Although miRNAs were discovered in the late 20th century,it has only been in recent years that they have been implicated in psychiatric disease. miRNAs are a type of short (typically 22 nt) noncoding RNA molecule that post-transcriptionally regulate gene expression for example via binding to mRNAs, causing their degradation and thus, translational repression. Not only do miRNAs play an important role in development and cellular differentiation by acting as a switch to silence appropriate gene groups, they also have a more nuanced role in dampening gene expression by decreasing, but not obliterating, mRNA transcripts of specific targets. Therefore, miRNAs may have a role in disease, via dysregulation of genes involved in specific disease relevant processes. Indeed, studies show altered levels of specific miRNAs in patients with psychiatric disorders, including MDD. In a recent review of 23 studies assessing miRNAs in peripheral tissues of patients with MDD, 178 different miRNAs were altered in cases versus controls. However, with the exception of miRNA-132 which was replicated in four independent studies, these miRNAs were not consistently altered across studies, highlighting the need for more robust studies with larger sample sizes, consistent methodologies, and more stringent diagnostic criteria.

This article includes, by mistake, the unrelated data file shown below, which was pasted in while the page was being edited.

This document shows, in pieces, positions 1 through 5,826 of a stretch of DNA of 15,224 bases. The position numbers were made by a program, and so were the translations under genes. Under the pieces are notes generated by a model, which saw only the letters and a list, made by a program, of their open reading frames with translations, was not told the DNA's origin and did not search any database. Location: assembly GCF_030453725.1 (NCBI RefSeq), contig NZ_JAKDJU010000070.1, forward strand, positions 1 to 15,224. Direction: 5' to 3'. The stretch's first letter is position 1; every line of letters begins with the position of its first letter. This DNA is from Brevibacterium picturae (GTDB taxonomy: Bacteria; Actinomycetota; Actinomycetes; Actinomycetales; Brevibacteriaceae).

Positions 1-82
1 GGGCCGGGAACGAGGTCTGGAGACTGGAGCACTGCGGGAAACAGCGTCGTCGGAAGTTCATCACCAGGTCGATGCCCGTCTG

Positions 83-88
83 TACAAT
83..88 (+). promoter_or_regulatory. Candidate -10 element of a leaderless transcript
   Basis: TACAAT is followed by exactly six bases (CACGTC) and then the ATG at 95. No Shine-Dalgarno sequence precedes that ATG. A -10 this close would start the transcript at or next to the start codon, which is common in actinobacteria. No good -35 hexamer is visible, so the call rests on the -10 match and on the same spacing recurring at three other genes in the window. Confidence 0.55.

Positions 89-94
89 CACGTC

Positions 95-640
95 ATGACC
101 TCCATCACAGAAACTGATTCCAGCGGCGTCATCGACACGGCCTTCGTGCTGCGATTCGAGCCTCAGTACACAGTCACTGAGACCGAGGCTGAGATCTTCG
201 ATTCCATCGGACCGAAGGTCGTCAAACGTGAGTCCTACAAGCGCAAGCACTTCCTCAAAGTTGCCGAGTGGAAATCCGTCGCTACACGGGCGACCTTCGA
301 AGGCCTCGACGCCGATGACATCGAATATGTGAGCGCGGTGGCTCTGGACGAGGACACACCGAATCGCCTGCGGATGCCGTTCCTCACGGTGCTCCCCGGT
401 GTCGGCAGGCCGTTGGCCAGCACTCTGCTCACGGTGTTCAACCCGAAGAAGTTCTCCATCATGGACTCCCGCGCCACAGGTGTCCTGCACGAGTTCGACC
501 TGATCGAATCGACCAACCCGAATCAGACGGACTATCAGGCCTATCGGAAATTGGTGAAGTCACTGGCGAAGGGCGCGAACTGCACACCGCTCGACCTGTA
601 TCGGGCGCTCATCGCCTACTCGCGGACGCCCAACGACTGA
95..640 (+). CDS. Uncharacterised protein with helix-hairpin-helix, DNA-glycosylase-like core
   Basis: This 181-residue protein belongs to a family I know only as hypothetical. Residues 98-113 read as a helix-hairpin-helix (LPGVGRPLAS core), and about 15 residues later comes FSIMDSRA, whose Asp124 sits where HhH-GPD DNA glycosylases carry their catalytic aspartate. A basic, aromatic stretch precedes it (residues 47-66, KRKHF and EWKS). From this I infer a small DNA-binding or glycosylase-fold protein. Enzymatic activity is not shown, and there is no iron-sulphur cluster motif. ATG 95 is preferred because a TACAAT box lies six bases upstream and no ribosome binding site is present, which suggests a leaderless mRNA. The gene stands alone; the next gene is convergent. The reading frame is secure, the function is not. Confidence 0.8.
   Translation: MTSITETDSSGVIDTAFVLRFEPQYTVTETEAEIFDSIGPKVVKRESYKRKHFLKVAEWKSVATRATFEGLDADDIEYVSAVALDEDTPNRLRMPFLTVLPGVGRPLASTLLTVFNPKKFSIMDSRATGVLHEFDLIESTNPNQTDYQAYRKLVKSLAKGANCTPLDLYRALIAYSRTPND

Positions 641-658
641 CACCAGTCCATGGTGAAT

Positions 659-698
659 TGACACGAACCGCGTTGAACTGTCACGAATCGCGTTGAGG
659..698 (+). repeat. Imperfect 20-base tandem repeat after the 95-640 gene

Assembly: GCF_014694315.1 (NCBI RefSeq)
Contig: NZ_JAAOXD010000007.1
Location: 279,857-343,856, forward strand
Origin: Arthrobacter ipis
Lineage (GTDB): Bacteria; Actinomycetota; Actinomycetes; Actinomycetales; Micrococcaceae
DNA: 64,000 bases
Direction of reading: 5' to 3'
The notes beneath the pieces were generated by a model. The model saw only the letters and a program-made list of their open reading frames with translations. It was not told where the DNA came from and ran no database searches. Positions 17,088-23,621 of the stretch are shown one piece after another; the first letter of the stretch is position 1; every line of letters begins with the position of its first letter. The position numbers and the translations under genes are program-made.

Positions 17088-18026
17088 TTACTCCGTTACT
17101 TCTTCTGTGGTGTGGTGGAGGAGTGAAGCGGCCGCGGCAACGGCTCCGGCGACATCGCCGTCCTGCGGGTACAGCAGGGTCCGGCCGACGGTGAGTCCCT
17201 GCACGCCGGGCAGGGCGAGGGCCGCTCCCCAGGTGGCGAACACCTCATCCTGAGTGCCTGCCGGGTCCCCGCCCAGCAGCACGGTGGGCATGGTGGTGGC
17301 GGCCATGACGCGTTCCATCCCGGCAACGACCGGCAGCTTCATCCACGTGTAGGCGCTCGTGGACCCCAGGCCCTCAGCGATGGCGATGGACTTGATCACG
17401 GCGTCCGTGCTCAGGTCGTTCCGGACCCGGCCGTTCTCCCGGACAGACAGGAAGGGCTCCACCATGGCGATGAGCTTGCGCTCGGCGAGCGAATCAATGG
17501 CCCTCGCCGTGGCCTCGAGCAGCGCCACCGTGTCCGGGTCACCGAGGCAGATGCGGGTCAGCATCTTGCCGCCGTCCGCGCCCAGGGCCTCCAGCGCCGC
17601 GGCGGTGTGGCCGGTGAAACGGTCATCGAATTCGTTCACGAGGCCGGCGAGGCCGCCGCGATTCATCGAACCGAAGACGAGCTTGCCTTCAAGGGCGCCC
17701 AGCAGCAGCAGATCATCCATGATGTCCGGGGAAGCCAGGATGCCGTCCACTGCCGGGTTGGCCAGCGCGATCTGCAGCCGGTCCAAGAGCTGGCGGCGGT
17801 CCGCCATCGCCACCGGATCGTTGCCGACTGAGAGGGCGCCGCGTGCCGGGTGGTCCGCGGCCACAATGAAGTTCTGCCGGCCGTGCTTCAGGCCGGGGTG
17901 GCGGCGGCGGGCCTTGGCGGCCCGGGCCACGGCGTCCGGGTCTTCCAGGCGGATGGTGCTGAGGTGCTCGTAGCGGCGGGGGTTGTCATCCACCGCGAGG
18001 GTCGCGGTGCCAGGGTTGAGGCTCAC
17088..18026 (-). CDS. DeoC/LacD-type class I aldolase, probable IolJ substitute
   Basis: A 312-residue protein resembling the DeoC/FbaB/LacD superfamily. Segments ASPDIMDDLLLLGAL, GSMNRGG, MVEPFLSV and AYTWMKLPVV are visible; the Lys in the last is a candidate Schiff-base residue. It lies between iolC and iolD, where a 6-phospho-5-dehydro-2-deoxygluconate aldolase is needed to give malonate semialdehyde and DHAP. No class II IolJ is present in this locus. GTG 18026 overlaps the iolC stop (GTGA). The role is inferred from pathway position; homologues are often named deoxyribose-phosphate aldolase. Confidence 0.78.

There have also been studies focused on miRNAs in human brain tissue of patients with MDD. For example, miR-1202, a miRNA regulating a glutamate receptor ( GRM4) was found to be downregulated in PFC of MDD patients who died by suicide compared with psychiatrically healthy controls. This was further replicated in two independent cohorts. Correspondingly, mRNA levels of GRM4 increased in both cohorts. Additionally, upon antidepressant treatment, peripheral levels of miR-1202 increased after 8 weeks of treatment,an example of how findings in human brain tissue could be applied for clinical use. Other studies of postmortem brain and peripheral tissues have identified altered levels of miRNAs in patients with MDD and after treatment with antidepressant medication (see ref 31 for a review). This highlights miRNAs’ potential as biomarkers for treatment response; however, further studies are needed.
Challenges and solutions for overcoming cell-type specificity in epigenetic research in depression